“What happened?” she whispered.

“I left that night. I walked away, leaving them better off.” He closed his eyes. “Most of my family never forgave me. Just my grandson, whose big heart has a lot to do with the fact that he never saw me at my very worst.”

“He sounds like a good guy.”

Eddie looked at her. “He is. I live here because of him. He thinks he’s taking care of me, but the truth is, I’m here watching over him because, of all the people in my family, he’s the most like me. The most likely to follow in my footsteps and ruin his life. I can’t let him do it. He’s a lot of things, including way too smart for his own good and thinking he’s always right, but . . .” he smiled “. . . he is always right. And he deserves more than following in my footsteps.”

She stilled. “Spence. Your grandson is Spence.”

“Yeah.” There was pride and fondness in Eddie’s eyes, but also more.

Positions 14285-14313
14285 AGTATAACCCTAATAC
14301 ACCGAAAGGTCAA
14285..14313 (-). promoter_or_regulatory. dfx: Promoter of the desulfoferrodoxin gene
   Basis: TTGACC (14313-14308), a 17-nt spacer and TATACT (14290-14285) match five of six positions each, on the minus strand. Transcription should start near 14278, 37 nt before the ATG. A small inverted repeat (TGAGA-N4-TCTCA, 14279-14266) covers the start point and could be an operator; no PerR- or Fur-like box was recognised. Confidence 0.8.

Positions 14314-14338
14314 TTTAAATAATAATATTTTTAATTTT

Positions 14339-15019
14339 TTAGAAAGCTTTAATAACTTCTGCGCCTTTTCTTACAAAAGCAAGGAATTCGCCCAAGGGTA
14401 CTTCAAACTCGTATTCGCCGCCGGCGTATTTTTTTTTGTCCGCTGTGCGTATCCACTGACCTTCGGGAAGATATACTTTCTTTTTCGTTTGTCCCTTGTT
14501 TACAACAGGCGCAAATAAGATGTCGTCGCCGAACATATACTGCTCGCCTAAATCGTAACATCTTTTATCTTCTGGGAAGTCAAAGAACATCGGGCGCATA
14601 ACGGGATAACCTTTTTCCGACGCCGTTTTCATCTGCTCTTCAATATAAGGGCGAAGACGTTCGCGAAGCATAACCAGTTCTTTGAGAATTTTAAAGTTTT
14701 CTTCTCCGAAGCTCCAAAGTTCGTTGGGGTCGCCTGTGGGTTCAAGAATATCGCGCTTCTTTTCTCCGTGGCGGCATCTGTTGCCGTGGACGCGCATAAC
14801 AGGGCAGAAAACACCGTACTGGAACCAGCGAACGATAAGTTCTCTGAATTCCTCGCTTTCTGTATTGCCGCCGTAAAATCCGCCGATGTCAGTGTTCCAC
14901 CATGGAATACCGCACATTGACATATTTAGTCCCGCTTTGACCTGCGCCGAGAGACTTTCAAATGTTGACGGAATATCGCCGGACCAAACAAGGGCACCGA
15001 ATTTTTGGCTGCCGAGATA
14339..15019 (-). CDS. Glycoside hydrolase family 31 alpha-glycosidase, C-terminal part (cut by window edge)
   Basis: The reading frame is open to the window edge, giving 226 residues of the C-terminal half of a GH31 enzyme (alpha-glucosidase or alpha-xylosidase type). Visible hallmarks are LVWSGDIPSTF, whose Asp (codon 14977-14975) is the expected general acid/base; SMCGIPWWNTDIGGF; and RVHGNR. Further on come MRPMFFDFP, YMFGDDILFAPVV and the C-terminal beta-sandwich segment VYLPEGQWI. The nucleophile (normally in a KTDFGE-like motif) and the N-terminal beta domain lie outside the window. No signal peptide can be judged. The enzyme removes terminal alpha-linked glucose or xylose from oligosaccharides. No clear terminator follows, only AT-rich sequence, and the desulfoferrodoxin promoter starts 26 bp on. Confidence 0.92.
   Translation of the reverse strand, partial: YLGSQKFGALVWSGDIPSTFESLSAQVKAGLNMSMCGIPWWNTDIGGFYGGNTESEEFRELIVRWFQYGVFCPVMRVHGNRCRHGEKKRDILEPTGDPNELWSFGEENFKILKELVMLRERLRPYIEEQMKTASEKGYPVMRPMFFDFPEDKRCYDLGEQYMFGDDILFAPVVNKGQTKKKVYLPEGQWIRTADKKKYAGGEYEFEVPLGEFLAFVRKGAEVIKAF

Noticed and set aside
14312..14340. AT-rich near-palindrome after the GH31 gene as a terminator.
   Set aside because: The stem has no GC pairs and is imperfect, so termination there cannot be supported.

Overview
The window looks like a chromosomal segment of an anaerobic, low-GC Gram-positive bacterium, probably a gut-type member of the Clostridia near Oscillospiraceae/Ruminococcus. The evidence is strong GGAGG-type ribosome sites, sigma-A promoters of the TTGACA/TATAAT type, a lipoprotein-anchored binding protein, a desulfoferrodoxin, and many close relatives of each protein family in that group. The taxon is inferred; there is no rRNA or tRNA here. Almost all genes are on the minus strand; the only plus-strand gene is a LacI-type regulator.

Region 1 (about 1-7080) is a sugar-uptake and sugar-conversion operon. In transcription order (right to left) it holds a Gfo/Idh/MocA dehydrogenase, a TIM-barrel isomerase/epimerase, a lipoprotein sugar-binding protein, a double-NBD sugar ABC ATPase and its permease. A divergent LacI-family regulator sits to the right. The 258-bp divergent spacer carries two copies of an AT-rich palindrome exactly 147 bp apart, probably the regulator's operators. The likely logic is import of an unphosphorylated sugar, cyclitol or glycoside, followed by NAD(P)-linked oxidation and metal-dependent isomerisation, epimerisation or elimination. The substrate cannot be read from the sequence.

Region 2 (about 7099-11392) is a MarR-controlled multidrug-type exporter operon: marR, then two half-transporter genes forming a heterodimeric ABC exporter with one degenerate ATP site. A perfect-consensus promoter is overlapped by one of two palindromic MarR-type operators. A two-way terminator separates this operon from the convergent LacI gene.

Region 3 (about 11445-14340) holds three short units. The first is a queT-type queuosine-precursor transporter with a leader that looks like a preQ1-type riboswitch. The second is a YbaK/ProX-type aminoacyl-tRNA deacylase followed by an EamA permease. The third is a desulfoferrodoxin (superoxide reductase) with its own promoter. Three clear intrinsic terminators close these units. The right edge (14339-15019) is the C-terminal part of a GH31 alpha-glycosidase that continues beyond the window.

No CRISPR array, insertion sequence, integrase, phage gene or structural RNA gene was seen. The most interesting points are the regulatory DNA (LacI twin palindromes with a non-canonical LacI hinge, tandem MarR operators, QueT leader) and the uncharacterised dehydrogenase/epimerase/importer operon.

“You’re worried about him,” she said, and when he nodded, she asked, “Is that why you stay here? In the alley?”

Eddie laughed. “You sound horrified. I like it out here, you know. Spence has kept an apartment open for me since he bought this place, and though it’s filled temporarily at the moment . . .” he gave her a knowing wink “. . . I know he’d find me something else if I needed. But I don’t.”

“Because . . . you’re punishing yourself?”

He met her gaze, his own unusually solemn and serious. “You’ve got to understand just how much I royally screwed up my life. At every turn, I made bad choices—until a few years ago. Somehow I managed to turn things around, at least a little, and Spence brought me here. He’s surrounded himself with a nice, cozy community here in this building. He’s trying, you see.”

“Trying . . .”

“To not be me,” Eddie said.